Do you have to toss ALL packaged foods on the Clean Cuisine Challenge? Absolutely not! In fact, certain healthy packaged foods are staples in our house. For example, we absolutely love Rao’s prepared marinara sauce, Larabars, and many others. But we also know what to look for and how to select healthy packaged foods, which requires us to do two things:
- Ignore the Marketing Claims
- Ignore the Nutrition Facts
Most people realize that the marketing claims on many packaged foods are completely misleading. But when we tell people they also should completely ignore the Nutrition Facts too we can see their eyebrows rise.
Did you know that the most nutrient-dense foods usually do not have nutrition facts labels?
If you read our Clean Cuisine book you know we are not at all fans of “counting your food” in the form of calories, carbs, fat grams, etc. We also are not big fans of the Nutrition Facts label, especially since the vast majority of foods that have the label are not whole foods and not healthful. Whole foods like apples and oranges don’t have Nutrition Facts labels. Neither do carrots, kale, beets, radishes, corn on the cob, raspberries, blueberries, watermelon, tomatoes, spinach, onions, bananas, and red peppers. All fresh fruit and vegetables are among the most nutrient-dense foods in the world, and unless you buy them frozen or packaged—still healthful by the way—these nutritional all-star superfoods will not have the Nutrition Facts label.
The Ingredient List Does Not Lie
Once you know how to distinguish between nutrient-dense whole foods and nutrient-poor refined foods, you will soon realize an astounding number of packaged foods advertised as healthful are not in the slightest healthful. But then again, some are. If you do buy packaged foods, the ingredients list is, without a doubt, the most important bit of information on the entire package. You should only buy packaged foods that have healthful “whole food” ingredients listed on their label. It goes without saying if you don’t recognize the ingredients as being food you should steer clear of that particular packaged food. And as far as The Nutrition Facts go, they are pretty much meaningless because they tell you absolutely nothing about the intrinsic health and nutrition properties of the food. This means the ingredients list is far more important than the total calories, total carbs, fat grams, fiber, sodium content, and cholesterol listed on the Nutrition Facts.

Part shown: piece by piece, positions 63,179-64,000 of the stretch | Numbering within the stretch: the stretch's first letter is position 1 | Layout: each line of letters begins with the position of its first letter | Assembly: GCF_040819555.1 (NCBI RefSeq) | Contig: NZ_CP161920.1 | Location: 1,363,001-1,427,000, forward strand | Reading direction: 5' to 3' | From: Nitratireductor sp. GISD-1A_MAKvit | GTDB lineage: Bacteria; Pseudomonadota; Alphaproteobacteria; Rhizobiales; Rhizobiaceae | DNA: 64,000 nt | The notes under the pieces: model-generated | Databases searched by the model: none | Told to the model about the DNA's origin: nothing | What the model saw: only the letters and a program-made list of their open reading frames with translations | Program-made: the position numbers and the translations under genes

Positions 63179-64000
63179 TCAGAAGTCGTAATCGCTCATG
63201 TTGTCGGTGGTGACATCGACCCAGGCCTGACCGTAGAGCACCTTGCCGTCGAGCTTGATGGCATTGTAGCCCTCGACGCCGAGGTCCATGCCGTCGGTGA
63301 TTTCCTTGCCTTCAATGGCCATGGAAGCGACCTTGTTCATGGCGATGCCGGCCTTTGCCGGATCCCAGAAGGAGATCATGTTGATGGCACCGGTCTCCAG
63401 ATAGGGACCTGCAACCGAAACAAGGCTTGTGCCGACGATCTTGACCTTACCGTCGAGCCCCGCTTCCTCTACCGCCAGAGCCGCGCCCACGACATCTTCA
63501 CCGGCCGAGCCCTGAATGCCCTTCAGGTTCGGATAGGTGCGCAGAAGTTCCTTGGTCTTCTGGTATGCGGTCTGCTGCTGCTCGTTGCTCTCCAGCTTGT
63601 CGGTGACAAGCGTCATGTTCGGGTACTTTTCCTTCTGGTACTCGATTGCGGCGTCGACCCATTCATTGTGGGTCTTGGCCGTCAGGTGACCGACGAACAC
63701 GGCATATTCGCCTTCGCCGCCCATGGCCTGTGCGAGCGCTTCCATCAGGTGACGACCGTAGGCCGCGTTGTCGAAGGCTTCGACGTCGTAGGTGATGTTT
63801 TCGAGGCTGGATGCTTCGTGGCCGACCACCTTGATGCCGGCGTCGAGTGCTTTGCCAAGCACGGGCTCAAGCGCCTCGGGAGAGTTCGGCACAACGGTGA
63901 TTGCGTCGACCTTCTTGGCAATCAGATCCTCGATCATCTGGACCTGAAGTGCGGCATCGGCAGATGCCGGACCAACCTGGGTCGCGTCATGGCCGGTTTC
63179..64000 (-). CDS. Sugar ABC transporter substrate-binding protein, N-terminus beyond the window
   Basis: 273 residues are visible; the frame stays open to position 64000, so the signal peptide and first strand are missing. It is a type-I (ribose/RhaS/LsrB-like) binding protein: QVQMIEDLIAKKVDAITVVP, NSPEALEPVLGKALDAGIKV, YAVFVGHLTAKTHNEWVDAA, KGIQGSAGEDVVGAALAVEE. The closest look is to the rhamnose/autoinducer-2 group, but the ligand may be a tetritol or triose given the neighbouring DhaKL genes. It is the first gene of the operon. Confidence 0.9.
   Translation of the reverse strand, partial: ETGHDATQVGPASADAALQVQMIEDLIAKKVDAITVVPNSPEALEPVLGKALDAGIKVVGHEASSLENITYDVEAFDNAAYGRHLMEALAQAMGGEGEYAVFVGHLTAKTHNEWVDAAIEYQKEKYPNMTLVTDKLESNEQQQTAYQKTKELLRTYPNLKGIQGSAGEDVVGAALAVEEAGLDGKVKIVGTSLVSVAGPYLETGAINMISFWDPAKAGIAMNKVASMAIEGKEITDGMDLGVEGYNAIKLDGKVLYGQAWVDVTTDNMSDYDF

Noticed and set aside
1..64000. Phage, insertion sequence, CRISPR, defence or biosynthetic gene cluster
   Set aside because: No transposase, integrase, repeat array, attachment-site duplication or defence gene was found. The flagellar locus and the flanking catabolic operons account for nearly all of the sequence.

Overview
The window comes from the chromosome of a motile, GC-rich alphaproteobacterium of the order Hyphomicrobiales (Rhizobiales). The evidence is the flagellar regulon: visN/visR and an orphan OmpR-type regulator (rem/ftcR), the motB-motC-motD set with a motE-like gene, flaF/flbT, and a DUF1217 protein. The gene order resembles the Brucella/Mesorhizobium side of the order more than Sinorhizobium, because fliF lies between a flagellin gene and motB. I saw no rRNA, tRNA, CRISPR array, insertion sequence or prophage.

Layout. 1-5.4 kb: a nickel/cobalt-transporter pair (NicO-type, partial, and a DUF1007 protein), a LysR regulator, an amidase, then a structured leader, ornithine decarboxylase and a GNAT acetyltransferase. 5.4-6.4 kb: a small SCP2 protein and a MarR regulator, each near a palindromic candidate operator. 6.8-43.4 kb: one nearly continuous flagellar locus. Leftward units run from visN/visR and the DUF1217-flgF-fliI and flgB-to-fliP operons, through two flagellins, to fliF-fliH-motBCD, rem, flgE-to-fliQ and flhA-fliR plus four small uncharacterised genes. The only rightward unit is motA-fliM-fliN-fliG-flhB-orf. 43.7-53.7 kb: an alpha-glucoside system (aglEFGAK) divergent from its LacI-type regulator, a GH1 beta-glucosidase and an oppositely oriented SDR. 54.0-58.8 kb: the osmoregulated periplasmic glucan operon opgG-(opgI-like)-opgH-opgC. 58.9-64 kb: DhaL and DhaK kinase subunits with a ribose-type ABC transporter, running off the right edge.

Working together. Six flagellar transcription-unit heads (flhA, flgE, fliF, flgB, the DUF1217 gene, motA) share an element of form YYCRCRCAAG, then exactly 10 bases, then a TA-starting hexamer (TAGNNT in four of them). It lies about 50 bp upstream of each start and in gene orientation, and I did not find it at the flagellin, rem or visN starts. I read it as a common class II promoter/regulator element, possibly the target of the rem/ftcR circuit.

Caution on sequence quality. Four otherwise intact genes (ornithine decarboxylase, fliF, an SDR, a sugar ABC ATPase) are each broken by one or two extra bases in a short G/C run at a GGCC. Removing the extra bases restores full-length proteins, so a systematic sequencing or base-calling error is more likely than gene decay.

All Calories Are NOT Created Equal
These are words you never thought you’d hear from the president of a $2.7 billion weight-loss empire. “Calorie counting has become unhelpful,” David Kirchhoff stated on the Weight Watchers International website. “When we have a 100-calorie apple in one hand and a 100-calorie pack of cookies in the other, and we view them as being ‘the same’ because the calories are the same, it says everything that needs to be said about the limitations of just using calories in guiding food choices.” We couldn’t have said it better ourselves. However, we know our recommendations for you to ignore the Nutrition Facts will be especially difficult for those of you who have been programmed to believe counting calories, fat grams, etc. is the way to go. We urge you to read more about the science behind why all calories are not created equal and the case for micronutrients in chapter 2 (starting on page 16) of our Clean Cuisine book.